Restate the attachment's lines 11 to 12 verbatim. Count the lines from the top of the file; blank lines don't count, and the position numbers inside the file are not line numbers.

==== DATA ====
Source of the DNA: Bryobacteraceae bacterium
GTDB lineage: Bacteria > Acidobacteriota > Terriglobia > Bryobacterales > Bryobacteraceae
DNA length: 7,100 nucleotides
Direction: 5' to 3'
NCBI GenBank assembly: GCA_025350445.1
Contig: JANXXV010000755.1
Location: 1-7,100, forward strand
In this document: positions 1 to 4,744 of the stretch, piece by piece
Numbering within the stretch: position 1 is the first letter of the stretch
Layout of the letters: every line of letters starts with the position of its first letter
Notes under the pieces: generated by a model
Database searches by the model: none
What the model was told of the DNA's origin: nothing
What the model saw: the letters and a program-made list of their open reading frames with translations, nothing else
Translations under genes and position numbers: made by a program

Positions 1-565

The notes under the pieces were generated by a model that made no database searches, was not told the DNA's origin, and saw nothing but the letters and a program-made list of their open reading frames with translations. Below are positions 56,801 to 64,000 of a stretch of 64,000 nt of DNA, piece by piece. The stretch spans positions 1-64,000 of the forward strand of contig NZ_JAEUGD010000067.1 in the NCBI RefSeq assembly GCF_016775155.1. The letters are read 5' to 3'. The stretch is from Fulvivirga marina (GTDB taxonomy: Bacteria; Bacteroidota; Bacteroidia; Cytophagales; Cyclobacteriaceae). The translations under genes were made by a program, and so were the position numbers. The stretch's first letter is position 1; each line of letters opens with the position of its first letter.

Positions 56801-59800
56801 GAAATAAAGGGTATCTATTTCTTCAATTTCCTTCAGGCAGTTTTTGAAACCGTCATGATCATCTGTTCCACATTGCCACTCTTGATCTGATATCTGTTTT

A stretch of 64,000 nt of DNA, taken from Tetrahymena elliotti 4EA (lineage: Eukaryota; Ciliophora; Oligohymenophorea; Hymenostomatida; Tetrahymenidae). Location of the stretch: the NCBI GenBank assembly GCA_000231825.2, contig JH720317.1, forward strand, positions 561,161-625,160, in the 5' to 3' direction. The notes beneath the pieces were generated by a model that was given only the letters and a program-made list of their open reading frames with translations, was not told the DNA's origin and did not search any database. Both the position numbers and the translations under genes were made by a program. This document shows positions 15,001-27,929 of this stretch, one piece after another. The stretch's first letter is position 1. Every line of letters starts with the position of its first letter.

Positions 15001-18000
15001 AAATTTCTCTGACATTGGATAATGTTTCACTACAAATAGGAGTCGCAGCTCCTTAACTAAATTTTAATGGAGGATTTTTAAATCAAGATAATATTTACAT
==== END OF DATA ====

Notes under the pieces: generated by a model
Database searches by the model: none